When the *acarya* – he whom Ekalavya had accepted as his *gurudeva* – did not want to teach Ekalavya the science of archery, either because he considered Ekalavya to be of a low caste, or for the purpose of testing him,or for any other reason, it was Ekalavya’s duty to take that order on his head. However, that idea did not even enter his mind. Instead, his main concern was to become *bada*, or very big and great.

    According to custom, if the student does not accept a *guru* from an external perspective, he will not be accepted as properly trained, nor will he ever be acclaimed as great. It was for this reason that Ekalavya created an earthen statue of Dronacarya and imagined being in his presence. In this act, his sole purpose was to become great by expertly learning the science of archery. In essence, the root cause and purpose of his *sadhana* was nothing but the gratification of his senses*.*

    Sacrificing himself to the desire of his *guru* was in no way his exclusive aim. Some argue that, in the end, Ekalavya made no objection to the strict instruction of his *guru*, and in fact, executed his order with joy. However, by reflecting upon this matter with gravity and a little subtlety, we can see that even in this instance, rather than actually valuing transcendental devotion to his *guru*, Ekalavya considered mundane ethics to be of utmost importance. The ethic he upheld when he severed his thumb was that one must unfailingly give whatever object one’s *gurudeva* requests as *daksina*.

    Actually, Ekalavya did not make his offering with any real devotion, or *bhakti.Bhakti’s* tendency is to be natural and honest. If Ekalavya had natural and causeless *bhakti *for Hari, *guru, *and Vaisnavas in his heart, then neither his *guru*, Dronacarya; nor the topmost Vaisnava, Arjuna; nor Bhagavan Sri Krsna Himself would have been disturbed by his behaviour. But his *gurudeva* did not accept Ekalavya’s endeavour to attain expertise in the science of archery or to become great. The core of Ekalavya’s heart suffered from the disease of desiring and endeavouring to become even greater than Arjuna, who is the greatest of Vaisnavas.

    *The desire to be greater than the Vaisnava is not bhakti, it is abhakti.*
    It is simply a display of mundane bravado. According to worldly considerations, the ambition to become great may be considered a good thing.

    But the endeavour to stay subordinate to the Vaisnavas and to remain under their guidance is indeed called *bhakti*.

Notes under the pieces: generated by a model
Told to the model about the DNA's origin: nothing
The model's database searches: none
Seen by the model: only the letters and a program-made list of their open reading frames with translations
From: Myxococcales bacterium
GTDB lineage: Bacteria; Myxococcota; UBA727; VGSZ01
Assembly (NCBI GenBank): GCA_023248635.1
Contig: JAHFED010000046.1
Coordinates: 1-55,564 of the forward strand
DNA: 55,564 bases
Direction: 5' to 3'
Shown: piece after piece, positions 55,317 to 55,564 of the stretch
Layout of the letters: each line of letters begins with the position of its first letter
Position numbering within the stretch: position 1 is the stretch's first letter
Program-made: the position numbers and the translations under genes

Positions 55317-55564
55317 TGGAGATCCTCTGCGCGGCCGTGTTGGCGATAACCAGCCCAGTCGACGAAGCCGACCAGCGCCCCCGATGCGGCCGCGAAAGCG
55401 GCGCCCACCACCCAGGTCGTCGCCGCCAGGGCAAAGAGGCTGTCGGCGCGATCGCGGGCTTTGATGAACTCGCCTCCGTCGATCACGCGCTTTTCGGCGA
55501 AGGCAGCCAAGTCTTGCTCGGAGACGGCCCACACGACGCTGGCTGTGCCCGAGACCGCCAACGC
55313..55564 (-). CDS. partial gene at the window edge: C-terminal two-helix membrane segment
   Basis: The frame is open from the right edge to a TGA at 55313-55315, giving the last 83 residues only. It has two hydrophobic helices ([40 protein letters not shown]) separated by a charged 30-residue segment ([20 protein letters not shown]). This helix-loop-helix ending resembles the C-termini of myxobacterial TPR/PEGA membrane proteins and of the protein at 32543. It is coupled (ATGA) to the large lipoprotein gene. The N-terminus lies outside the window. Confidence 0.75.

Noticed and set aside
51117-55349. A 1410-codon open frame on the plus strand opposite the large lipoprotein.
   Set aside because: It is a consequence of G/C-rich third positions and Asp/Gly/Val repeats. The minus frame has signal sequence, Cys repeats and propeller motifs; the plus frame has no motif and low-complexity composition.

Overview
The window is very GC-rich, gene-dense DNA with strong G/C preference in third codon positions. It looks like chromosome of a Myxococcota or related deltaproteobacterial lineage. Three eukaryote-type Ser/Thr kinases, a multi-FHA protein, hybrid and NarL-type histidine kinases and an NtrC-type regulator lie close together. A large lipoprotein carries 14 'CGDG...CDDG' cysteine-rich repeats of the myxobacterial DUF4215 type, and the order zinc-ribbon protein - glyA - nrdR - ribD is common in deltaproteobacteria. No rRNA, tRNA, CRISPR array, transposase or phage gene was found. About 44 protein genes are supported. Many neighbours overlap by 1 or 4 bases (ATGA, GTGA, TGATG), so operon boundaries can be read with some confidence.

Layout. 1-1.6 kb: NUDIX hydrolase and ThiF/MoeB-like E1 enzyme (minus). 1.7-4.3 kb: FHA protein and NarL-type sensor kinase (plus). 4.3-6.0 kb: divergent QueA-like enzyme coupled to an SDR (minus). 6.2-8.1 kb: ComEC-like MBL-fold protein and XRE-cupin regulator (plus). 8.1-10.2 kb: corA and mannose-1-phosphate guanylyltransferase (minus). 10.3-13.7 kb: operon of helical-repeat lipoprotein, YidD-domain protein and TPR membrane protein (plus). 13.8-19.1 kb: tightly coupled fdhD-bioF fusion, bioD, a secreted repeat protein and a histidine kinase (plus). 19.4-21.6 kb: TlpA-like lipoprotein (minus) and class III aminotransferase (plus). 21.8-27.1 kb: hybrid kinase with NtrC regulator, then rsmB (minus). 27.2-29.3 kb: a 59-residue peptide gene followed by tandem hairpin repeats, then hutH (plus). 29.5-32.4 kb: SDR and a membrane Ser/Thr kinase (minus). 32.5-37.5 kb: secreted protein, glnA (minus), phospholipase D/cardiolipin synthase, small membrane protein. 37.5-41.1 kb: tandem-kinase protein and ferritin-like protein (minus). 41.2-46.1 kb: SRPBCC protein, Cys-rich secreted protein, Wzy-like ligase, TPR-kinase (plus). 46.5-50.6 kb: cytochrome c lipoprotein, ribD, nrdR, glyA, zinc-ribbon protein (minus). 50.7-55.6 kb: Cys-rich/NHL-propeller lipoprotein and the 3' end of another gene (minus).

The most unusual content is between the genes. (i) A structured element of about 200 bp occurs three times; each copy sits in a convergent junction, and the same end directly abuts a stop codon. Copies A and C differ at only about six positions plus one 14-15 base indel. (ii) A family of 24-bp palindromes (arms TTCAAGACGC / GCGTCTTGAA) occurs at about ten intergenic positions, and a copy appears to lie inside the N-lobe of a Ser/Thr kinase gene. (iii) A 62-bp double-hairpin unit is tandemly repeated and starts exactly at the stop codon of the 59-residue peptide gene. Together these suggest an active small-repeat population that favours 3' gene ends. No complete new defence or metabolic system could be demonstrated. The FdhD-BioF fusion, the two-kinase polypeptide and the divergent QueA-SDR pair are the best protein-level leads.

Rather than directly receiving knowledge through the *srauta-parampara** or from a mahanta-guru *(grandmaster) through the process of aural reception,

    Ekalavya wanted to become great through his own bravado, and it was this that Arjuna informed Dronacarya of. If Arjuna had not mercifully done so,impersonalism (*nirvisesa-vada) *would have triumphed. An atheistic doctrine would have been established that it is possible for people to achieve perfection without ever approaching a *mahanta-guru* for transcendental knowledge or instructions on *bhakti* and even after going against the wishes of such a *guru* and simply practising near an imaginary or clay statue of him. It is clear that Arjuna was not at all envious of Ekalavya; rather he showed causeless compassion to him and the whole world.
    * The descent of perfect sound vibration through the succession of perfected masters.

    If Ekalavya had had sincere *bhaki* for his *guru*, then Krsna would never have been able to destroy him, for He always protects His *bhakta* or the *bhakta* of His *bhakta*. However, Ekalavya was killed by Sri Krsna’s own hands. This was the ultimate fate of Ekalavya.

    Sri Caitanyadeva has explained, “An external display of austerities cannot be called *bhakti*. The demons also perform austerities of such severity that even the demigods cannot rival them” (*Sri Caitanya-bhagavata*,
    *Madhya-khanda*, 23.46). Ekalavya wanted to be greater than the Vaisnava,even though this was directly opposed to the desire of his *guru*. Because he was slain by Sri Krsna’s own hand, he attained an impersonal destination. Only demons are killed by Sri Krsna, while devotees are protected by Him.

    Hiranyakasipu and Prahlada are the respective evidence of this. We must not wear the mask of *guru-bhakti* with the objective of becoming greater than the Vaisnavas. We must not become impersonalists (*nirvisesa-vadis*). This is the teaching that *suddha-bhaktas *can glean from the example of Ekalavya’s life. There is not even one iota of *guru-bhakti* in the most extraordinarily skilful execution of *karma*, but subordination to the Vaisnava is truly *bhakti*.

    By Srila Bhaktisiddhanta Sarasvati Thakura Prabhupada in *Upakhyane Upadesa*.